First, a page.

Cleaning Up The Soot After A Fire

Published: 15th April 2009
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As if the fire alone wasn't bad enough, you now have to deal with the effects of it. In addition to contacting your insurance company and a fire damage restoration company, you now have to clean up the mess the fire has left behind. It is best and more convenient to have a restoration company restore your home thoroughly, but if you didn't have insurance or feel it would be better to clean it yourself, then here are some ways you can clean up the soot damage.

Soot is the ash-like, oily residue that is left behind after a fire, and it can be difficult to clean if you do not know what you are doing. Do not at any time rub soot into the material, especially when it is on cloth or some other textile. It might cause a stain that will be even harder to clean or will become permanent. All food that was left exposed during the fire should most definitely be thrown out. Before you start, make sure you wear clothes that can be thrown away or clothes that you don't care to get dirty, gloves, and a face mask.

A vacuum will usually do the trick and remove the soot from your belongings. Make sure you do not use any of your vacuum's brush attachments or other quirky accessories that might only embed the soot into the fibers more. The simple nozzle attachment will do the trick and should be held about 1/4" from the surface to ensure that the nozzle doesn't end up rubbing the soot into the material as well.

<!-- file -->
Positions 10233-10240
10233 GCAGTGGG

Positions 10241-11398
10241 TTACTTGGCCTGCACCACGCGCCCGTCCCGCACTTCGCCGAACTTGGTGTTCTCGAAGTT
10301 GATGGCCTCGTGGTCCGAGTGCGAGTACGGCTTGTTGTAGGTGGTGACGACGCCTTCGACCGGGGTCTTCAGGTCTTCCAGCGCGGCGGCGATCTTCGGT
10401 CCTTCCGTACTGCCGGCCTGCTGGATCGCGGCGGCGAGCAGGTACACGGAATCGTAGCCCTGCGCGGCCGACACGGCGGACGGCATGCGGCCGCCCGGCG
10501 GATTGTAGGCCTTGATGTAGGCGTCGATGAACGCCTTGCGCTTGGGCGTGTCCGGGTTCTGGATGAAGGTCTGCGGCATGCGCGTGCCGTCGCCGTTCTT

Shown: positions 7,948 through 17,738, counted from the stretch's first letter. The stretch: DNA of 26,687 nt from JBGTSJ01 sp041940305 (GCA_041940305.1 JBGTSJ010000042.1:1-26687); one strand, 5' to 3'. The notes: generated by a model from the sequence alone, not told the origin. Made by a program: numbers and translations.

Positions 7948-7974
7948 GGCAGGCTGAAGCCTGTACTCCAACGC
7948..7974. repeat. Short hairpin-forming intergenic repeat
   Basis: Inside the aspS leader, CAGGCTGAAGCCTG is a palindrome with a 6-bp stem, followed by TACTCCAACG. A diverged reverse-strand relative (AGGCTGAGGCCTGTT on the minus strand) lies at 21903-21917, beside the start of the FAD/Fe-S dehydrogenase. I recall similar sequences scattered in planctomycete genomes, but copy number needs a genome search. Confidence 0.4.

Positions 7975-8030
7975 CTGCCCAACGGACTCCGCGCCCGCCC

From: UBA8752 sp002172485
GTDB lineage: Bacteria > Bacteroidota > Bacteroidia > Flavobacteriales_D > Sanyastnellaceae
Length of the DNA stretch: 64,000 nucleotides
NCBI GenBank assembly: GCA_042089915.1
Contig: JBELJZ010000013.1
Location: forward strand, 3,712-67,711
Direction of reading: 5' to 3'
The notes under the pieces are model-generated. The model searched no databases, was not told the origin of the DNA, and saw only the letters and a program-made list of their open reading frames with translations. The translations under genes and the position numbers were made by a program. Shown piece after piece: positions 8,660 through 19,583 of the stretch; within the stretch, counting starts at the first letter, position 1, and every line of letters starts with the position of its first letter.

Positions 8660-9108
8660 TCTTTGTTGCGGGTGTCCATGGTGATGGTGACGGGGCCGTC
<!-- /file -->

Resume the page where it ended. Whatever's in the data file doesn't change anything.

Clothes should be taken to a dry cleaning place that specializes in soot and fire restoration if they are loaded with soot. Otherwise, you can vacuum the soot off and then hand or machine wash the clothes until both the residue and the smoke odor are gone. Depending on how strong the odor is, you might need to wash the clothes more than once or even a few times.

Soot that is on your walls, plaster, wallpaper, or any exposed wood can be cleaned with a dry chemical sponge. Using this sponge will prevent the soot from permeating the surface and being transferred deep into the material. You will need a soot removal spray to clean the walls thoroughly. If re-painting the wall is necessary, then using a product like Winsol Cleansall will help prepare the wall for repainting. Other materials, such as glass, marble countertops, tile, steel, and vinyl are the easiest to clean because of their smooth, non-porous surfaces. Wiping these down with cloth towels or a sponge should be adequate in getting all of the soot out.
Adyan Corkern is a writer for
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